Current COVID protection measures will also spur large agricultural companies that buy commodities or sell inputs to demand more information be exchanged with growers digitally instead of in-person or with paper involved. Having supply chain partners demand digital information will be an extra motivator for growers and agronomists to collect all information digitally from the field, instead of having to re-enter it into a computer at a later stage.

2. Improved Digital Collaboration

Agriculture has always been an industry that revolves around personal relationships, and this won’t change anytime soon. What is already changing however, is the way in which we must interact with each other. No pandemic or other calamity will cause growers to stop working with agronomy providers, applicators or other partner businesses, it will however force them to revisit the way in which they interact with each other.

Social distancing is stopping growers from ‘going for a drive’ with their agronomist for example to check a field together and a seed sales rep is not able to go for a drive in the tractor with a grower right now. However, this does not mean that these parties collaborate any less; they just have to collaborate in a different way. Digital tools that are based on structured data and that focus on letting growers digitally collaborate with their farming partners are rapidly filling this gap and are becoming indispensable for everyone involved.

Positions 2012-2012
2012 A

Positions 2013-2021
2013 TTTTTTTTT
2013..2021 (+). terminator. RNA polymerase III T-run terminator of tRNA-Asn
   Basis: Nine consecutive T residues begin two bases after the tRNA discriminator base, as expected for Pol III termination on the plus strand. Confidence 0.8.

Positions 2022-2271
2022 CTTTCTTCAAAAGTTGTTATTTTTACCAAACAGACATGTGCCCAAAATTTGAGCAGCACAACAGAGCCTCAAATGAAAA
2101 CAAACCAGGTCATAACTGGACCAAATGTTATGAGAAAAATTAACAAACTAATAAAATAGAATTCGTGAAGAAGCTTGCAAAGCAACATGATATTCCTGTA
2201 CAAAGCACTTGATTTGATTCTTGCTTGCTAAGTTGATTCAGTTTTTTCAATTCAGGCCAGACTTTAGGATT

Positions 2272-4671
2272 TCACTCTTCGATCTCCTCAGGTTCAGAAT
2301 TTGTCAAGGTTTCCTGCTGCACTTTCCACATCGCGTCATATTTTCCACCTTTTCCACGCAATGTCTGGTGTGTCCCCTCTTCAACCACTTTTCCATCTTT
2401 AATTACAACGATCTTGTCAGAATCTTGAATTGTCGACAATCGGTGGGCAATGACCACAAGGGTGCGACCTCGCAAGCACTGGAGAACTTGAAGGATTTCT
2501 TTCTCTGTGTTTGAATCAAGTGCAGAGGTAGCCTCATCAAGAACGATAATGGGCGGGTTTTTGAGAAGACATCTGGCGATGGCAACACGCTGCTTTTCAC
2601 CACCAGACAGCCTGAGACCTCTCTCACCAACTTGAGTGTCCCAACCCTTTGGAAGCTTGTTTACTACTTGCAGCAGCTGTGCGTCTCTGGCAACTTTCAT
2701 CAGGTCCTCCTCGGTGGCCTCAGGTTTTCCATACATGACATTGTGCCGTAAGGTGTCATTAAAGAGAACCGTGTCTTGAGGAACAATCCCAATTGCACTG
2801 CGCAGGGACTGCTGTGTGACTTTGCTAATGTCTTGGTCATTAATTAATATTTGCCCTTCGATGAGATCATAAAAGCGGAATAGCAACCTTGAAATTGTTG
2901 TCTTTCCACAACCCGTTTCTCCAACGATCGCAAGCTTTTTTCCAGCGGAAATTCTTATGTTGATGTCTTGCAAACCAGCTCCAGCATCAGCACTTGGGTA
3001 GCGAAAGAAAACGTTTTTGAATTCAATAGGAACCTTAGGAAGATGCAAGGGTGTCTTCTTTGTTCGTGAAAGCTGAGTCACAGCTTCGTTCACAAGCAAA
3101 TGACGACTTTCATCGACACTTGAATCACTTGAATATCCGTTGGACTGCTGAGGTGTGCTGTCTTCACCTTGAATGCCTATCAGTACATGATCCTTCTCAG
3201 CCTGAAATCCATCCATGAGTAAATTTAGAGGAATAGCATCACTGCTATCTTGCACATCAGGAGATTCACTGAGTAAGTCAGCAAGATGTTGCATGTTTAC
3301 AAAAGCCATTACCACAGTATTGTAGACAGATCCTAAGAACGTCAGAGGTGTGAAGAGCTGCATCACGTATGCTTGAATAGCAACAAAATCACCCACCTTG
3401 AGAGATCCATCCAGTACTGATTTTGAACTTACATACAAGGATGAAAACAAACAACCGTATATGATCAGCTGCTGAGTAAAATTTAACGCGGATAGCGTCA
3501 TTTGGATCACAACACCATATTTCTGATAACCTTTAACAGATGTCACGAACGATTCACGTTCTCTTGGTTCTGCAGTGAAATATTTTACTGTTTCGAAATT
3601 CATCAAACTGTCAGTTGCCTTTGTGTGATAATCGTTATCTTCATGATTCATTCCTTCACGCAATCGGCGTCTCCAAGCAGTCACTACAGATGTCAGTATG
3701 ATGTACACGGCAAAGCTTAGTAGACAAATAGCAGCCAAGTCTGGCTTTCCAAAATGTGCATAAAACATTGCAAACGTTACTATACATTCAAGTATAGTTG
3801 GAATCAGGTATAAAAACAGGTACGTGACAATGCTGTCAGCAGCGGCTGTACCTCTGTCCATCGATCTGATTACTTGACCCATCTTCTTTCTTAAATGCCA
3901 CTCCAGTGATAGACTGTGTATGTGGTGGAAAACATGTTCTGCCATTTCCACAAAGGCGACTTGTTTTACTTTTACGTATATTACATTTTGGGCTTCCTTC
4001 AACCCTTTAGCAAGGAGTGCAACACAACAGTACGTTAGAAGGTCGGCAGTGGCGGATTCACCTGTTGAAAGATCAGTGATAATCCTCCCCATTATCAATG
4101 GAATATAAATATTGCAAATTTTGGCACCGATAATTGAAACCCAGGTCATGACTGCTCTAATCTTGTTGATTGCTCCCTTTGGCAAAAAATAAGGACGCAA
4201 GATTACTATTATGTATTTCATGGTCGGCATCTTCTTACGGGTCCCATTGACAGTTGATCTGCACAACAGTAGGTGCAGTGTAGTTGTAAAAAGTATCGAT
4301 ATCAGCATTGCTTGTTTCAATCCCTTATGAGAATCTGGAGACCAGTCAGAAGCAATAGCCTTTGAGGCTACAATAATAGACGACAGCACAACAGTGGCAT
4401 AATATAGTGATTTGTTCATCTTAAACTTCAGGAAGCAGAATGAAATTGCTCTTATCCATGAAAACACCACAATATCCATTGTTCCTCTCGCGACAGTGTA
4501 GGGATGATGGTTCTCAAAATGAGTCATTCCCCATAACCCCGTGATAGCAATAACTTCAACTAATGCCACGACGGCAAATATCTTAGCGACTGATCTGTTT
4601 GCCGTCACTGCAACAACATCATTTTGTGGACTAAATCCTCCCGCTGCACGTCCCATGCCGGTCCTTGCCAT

Some of the most important functionality that growers tell me they need to be able to do digitally:

  • Create a plan with their seed salesman on a platform that allows everyone to see changes made by others in real-time.

  • Growers want to be able to digitally record observations for a field and be able to share this with their agronomist and other advisors.

  • Agronomists need to be able to share their recommendations digitally in a way that allows the grower to easily share this with their applicator and supplier as well.

3. Superior Data Visibility